Pinnacle Moments of the 2010 NFL Season
Players from the Saints and Vikings raised one index finger high into the air before the NFL's kickoff game Sept. 9 in New Orleans. Going into the final year of the NFL's Collective Bargaining Agreement, the players used the gesture as a symbol of union solidarity in their negotiations with ownership.
Trailing the Bears 19-14 with 31 seconds remaining in the fourth quarter, Detroit Lions quarterback Shaun Hill lofted a deep pass to a streaking Calvin Johnson in the back of the end zone. Johnson leapt, snagged the ball and tapped both feet inbounds before falling to the turf. As Johnson rejoiced, officials waived off his touchdown because he didn't maintain possession throughout the entirety of the catch, palming the ball to the ground in his right arm.
Tony Romo's completion with Roy Williams in the front of the end zone seemed to cement a dramatic Dallas victory over the Redskins on Sept. 12. The Cowboys' celebration was held up by tackle Alex Barron though, whose chokehold grip on Washington's Brian Orakpo cost Dallas the touchdown, and the game, in Week 1.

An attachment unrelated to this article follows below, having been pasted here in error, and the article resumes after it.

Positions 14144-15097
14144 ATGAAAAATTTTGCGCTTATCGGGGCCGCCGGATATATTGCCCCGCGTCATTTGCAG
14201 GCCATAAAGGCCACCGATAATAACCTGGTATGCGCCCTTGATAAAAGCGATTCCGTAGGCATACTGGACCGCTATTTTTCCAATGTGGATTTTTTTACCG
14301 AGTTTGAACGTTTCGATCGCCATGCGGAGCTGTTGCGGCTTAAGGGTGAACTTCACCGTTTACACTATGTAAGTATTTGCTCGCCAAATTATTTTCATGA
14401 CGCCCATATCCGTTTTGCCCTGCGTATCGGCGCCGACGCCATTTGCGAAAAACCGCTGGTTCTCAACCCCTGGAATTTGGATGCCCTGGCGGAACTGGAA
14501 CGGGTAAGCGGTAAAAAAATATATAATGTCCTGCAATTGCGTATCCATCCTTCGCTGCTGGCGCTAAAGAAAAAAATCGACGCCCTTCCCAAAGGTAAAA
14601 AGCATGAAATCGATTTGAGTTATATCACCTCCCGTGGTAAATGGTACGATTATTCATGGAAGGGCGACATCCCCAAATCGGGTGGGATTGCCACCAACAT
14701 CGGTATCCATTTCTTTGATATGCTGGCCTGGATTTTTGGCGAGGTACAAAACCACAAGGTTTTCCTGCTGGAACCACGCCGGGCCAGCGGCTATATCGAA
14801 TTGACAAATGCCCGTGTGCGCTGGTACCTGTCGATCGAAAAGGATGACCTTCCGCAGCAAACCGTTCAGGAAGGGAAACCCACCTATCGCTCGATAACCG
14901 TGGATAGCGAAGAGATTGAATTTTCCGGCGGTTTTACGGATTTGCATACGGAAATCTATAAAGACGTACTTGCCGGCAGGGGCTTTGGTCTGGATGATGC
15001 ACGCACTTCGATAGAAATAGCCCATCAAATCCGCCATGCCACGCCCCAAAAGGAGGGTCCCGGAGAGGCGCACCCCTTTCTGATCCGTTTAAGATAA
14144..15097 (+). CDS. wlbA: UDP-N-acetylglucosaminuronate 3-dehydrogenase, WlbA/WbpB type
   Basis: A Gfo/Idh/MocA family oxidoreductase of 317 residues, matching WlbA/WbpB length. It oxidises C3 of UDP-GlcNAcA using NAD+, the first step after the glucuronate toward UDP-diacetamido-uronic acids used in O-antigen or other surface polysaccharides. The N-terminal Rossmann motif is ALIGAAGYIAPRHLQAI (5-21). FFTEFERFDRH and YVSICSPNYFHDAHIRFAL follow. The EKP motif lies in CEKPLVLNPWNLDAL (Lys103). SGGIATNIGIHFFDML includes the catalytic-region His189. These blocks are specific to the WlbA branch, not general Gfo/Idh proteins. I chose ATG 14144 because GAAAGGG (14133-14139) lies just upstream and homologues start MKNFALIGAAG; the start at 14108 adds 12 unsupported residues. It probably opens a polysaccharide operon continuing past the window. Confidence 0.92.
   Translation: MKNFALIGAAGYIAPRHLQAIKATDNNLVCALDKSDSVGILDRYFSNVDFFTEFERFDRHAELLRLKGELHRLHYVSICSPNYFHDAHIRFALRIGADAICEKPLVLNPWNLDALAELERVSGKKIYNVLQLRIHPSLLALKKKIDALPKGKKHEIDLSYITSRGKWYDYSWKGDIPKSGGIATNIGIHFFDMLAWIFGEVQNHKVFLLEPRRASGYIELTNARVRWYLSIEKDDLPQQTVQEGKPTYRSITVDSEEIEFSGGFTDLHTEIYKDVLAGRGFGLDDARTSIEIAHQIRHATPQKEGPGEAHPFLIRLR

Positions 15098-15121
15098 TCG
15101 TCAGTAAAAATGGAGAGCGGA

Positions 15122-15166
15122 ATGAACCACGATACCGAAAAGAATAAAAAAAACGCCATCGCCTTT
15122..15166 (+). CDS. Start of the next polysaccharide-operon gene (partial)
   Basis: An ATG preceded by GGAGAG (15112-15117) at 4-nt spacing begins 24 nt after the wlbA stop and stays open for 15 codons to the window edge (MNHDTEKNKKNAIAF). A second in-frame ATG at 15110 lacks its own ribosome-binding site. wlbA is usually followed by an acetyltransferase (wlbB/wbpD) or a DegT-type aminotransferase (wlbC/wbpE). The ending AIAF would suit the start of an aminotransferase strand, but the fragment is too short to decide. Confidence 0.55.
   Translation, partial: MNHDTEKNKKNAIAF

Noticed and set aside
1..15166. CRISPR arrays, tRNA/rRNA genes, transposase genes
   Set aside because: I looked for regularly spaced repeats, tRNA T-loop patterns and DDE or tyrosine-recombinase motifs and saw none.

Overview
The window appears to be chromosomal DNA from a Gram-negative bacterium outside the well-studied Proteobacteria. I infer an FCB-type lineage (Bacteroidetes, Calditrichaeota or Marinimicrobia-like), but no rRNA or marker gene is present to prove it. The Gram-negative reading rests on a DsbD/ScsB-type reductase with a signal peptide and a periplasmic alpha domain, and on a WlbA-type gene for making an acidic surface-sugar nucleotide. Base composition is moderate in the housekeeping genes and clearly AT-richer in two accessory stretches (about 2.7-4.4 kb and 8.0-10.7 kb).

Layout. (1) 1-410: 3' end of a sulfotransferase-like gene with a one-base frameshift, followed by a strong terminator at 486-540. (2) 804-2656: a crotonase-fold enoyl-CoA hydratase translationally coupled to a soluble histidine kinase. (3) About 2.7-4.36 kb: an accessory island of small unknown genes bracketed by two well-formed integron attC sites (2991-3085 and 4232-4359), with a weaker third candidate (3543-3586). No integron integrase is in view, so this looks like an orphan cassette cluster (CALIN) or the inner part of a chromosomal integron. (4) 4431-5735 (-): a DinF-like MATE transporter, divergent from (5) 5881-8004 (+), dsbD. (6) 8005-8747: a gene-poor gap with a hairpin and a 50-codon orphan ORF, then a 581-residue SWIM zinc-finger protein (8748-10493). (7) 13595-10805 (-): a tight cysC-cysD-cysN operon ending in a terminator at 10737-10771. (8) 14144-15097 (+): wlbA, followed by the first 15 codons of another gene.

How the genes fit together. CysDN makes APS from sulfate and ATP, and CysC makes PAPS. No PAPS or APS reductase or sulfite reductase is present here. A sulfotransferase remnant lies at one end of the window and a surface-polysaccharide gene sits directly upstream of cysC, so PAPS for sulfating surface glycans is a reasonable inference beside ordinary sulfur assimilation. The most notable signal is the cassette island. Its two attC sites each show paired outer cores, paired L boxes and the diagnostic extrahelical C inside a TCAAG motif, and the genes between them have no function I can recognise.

After earning the nickname "Revis Island" for his brilliant play throughout the 2009 season, Darrelle Revis held out for 36 days before the Jets 2010 campaign because of contract disputes. His highly-anticipated return against the Baltimore Ravens couldn't save New York, though, as they fell to the Ravens 10-9 in Week 1.
Down by 17 midway through the third quarter, the Texans scrapped their way to within a touchdown of the Redskins with a little over two minutes to go. On 4th-and-10, Houston completed its comeback as Andre Johnson ripped down a Matt Schaub 34-yard touchdown heave to tie the game. The Texans would go on to clip the Redskins 30-27 in overtime.
Donovan McNabb's controversial trade to the Redskins last offseason seemed to knight Kevin Kolb as Philadelphia's next franchise quarterback. After sustaining a Week 1 concussion, Kolb watched as Michael Vick dazzled -- passing for 459 yards, rushing for 140 over the team's next six quarters - and claimed the role as the Eagles starter.
Making his first start since 2007 on the heels of the suspension Ben Roethlisberger and injuries to Byron Leftwich and Dennis Dixon, Pittsburgh Steelers quarterback Charlie Batch found the fountain of youth Sept. 26 in Tampa Bay. He dissected the Buccaneers' defense for three passing touchdowns on 12-of-17 passing en route to a 38-13 Steelers' victory.
It wasn't pretty, but Donovan McNabb's return to Philadelphia in a Redskins uniform had everything the veteran quarterback could've asked for. After being greeted with a standing ovation, McNabb helped guide his Redskins to 17 first-half points, including a missile of a touchdown pass to tight end Chris Cooley late in the first quarter. The Eagles shutout the Washington offense for the last 30 minutes, but it didn't matter -- the Redskins triumphed 17-12 in McNabb's highly-anticipated homecoming.